The University offered buyout packages to members of its maintenance staff this month, a spokesman confirmed last week.
University spokesman Kurtis Hiatt said the “voluntary retirement incentive program” was offered to housekeeping staff employed in the Division of Operations. He said staff who fit eligibility requirements could opt into the program if “they determine it is the best option for them.”
“The program was developed with the understanding that some of the eligible employees may be considering retirement and find this an attractive benefit, which will help the University manage staffing levels in a planned fashion,” Hiatt said in an email. “The program is intended to allow the University to plan staffing levels and is not a cost-cutting measure.”
The maintenance staff buyout marks at least the fifth buyout in six years. Officials also offered six-figure buyouts to dozens of faculty in the GW School of Business last fall in a push for younger, more research-minded faculty. About 15 percent of eligible faculty in the School of Engineering and Applied Science and Columbian College of Arts and Sciences took the deals in 2009 and 2010.
Hiatt declined to say how many staff members were offered the buyout or when they would need to decide whether to accept it. Hiatt also declined to provide details of the packages.
A portion of GW’s maintenance staff is employed by Aramark, a food and facilities company that officials first partnered with in 2004. Nearly 20 open housekeeping jobs at GW are currently listed on Aramark’s website. Aramark staff declined to comment for this story.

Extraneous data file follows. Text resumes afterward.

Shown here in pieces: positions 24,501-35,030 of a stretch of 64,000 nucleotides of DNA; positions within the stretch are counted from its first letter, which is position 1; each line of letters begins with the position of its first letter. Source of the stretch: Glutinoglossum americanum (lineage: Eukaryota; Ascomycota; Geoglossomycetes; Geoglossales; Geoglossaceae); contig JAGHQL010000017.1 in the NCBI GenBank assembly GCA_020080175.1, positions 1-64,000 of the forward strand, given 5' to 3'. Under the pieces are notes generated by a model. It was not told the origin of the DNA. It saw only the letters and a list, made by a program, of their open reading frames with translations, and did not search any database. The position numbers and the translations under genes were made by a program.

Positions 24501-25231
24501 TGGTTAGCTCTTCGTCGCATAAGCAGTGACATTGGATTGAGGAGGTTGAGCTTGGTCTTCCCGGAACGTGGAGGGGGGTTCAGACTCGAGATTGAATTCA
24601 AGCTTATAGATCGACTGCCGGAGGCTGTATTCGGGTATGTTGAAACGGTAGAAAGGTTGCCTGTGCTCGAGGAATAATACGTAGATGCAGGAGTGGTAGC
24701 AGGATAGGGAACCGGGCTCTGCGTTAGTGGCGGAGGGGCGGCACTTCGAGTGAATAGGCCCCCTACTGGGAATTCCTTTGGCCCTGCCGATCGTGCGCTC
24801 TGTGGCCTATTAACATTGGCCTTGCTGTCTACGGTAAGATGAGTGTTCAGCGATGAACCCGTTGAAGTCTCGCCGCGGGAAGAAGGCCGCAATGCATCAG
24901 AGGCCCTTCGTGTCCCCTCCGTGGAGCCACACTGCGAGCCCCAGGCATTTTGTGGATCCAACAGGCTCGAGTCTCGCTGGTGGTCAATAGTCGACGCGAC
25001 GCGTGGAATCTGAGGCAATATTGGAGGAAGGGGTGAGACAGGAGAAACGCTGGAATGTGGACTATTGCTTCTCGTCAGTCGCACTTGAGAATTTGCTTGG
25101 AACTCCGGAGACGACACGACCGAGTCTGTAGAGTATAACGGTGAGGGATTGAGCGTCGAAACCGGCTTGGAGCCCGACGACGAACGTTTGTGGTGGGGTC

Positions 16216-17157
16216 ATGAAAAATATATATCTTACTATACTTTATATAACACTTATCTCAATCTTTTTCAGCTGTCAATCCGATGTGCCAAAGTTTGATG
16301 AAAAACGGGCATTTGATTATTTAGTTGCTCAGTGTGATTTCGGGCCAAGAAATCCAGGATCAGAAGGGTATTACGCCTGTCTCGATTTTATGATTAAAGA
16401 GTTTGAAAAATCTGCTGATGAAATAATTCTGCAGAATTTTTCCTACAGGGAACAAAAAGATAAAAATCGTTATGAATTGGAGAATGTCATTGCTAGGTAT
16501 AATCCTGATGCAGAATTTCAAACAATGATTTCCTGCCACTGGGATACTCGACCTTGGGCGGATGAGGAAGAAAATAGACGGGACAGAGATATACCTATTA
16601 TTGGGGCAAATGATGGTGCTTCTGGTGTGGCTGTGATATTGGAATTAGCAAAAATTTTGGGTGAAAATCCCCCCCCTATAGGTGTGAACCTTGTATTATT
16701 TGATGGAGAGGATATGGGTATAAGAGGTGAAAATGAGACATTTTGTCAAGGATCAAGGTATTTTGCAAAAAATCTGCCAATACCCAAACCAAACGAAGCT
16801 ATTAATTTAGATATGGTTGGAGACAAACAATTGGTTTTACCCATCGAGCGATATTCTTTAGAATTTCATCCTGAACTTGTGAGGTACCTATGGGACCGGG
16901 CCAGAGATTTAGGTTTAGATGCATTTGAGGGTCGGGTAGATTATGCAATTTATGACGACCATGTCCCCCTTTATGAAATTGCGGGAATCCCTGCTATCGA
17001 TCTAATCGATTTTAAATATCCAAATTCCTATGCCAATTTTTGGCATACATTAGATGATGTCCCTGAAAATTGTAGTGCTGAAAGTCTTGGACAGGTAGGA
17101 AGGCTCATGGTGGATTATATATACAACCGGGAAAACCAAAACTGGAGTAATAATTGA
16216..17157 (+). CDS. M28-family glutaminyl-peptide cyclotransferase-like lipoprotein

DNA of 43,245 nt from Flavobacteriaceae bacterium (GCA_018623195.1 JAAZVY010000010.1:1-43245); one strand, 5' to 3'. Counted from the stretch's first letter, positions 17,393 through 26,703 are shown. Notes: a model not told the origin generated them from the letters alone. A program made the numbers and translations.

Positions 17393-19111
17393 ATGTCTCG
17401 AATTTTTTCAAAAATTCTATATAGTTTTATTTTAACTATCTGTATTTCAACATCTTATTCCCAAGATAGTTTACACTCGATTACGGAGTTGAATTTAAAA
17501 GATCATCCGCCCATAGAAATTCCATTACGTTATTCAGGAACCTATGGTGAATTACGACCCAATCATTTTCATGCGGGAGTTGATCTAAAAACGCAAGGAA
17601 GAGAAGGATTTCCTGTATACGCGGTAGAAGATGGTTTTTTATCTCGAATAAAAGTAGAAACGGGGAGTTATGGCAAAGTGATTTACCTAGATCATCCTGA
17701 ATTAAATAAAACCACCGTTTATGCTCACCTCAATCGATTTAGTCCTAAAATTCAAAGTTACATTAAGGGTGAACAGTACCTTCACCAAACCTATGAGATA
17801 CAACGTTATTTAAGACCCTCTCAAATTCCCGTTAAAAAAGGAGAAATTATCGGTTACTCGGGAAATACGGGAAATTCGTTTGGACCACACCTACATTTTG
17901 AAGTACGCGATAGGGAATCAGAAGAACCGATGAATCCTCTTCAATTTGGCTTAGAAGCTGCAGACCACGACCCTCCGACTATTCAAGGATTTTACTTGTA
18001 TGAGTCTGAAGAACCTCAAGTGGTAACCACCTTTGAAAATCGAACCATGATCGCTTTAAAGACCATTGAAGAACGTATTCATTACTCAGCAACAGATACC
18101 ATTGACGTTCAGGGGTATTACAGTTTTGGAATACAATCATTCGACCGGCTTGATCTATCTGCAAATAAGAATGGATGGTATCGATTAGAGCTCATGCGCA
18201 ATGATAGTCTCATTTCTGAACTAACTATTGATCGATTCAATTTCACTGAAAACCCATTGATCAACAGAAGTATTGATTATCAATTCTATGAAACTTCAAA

And starting last month, trash and recycling in some private offices on campus is only collected three times a week — down from five times a week, Alicia Knight, the senior associate vice president for operations, confirmed.
Knight said the change has a “limited impact” on staff. The reduced cleaning started in the last week of August.
“As part of an ongoing commitment to continuous improvement and the efficient use of University resources, the Division of Operations undertook a review of its core housekeeping services with the goal of balancing institutional service needs with available resources,” she said.
One housekeeping staffer, who spoke on the condition of anonymity because she was afraid of losing her job, said the buyout would be worth between $11,000 and $12,000 and would include health benefits for four months.
She said she has not decided whether she would accept the buyout. Employees have about a month to make their decision, she said.
“The retirement package is lousy. It’s not a good deal,” she said. “Most retirement packages are a year’s salary, but this is only 16 weeks of pay.”
Another housekeeping staffer said she learned of the deal at a meeting last week.
“They keep us in the dark about these things, and tell us not to listen to rumors. But what else do we have to go on?” she said. “Because you know, they say you don’t have to fear for the job but we see things changing every day.”